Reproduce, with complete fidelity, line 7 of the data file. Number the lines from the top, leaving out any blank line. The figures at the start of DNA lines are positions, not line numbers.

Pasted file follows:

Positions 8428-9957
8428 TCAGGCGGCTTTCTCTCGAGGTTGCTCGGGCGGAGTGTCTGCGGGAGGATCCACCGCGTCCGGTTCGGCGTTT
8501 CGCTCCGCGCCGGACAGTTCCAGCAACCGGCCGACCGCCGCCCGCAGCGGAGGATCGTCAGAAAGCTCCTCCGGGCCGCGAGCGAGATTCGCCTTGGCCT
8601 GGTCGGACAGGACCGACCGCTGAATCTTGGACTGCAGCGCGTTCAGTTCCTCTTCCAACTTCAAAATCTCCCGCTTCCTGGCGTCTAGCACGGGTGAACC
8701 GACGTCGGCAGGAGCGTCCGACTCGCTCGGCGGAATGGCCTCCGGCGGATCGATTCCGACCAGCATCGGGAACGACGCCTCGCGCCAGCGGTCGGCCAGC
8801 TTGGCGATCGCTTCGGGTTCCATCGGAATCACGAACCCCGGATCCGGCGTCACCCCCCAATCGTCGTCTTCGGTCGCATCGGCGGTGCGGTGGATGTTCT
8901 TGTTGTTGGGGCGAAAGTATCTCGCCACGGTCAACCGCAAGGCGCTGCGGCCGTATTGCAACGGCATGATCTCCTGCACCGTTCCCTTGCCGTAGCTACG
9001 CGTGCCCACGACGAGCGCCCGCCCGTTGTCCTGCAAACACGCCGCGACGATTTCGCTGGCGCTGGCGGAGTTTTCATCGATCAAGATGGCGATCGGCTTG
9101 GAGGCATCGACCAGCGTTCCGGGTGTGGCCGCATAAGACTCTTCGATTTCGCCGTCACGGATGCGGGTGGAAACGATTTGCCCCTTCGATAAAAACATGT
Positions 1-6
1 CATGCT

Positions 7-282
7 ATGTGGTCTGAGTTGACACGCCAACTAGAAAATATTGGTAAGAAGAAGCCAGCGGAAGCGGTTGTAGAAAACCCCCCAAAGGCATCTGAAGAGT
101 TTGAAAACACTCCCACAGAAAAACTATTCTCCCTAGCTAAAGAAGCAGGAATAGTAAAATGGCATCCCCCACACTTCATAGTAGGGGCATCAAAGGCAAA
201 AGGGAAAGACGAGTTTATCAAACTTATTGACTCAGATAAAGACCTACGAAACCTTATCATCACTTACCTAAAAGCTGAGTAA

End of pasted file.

8901 TGTTGTTGGGGCGAAAGTATCTCGCCACGGTCAACCGCAAGGCGCTGCGGCCGTATTGCAACGGCATGATCTCCTGCACCGTTCCCTTGCCGTAGCTACG